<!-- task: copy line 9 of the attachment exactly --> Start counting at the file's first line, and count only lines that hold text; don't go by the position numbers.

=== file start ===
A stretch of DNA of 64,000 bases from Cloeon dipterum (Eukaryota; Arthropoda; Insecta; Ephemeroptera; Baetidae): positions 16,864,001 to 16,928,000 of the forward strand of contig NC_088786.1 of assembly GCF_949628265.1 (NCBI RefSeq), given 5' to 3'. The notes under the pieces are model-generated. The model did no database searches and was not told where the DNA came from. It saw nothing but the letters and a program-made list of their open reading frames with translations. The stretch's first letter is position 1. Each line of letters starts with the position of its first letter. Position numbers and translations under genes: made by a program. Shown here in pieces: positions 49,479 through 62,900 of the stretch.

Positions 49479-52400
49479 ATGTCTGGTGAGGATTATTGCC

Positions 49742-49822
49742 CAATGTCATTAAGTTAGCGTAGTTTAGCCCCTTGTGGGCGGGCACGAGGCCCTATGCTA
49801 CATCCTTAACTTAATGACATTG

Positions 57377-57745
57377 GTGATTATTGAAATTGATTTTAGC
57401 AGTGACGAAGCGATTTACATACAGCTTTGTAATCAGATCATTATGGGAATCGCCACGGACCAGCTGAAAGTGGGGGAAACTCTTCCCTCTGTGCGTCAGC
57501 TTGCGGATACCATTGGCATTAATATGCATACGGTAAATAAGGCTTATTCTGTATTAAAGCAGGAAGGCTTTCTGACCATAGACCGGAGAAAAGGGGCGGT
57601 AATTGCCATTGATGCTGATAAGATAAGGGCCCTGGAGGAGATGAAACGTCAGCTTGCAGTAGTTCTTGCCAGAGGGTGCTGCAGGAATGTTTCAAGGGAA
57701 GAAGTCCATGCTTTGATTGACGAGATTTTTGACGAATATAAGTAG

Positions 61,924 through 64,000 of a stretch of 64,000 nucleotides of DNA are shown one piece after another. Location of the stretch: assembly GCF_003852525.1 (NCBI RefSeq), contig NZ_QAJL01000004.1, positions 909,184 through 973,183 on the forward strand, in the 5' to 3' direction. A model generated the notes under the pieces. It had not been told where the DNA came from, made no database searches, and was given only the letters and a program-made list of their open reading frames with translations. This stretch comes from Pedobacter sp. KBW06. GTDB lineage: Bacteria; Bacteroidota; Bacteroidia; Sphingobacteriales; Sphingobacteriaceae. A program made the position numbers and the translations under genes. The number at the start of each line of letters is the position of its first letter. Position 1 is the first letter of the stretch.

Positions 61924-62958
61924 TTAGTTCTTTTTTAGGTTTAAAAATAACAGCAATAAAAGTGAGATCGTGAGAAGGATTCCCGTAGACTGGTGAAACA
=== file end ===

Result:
57401 AGTGACGAAGCGATTTACATACAGCTTTGTAATCAGATCATTATGGGAATCGCCACGGACCAGCTGAAAGTGGGGGAAACTCTTCCCTCTGTGCGTCAGC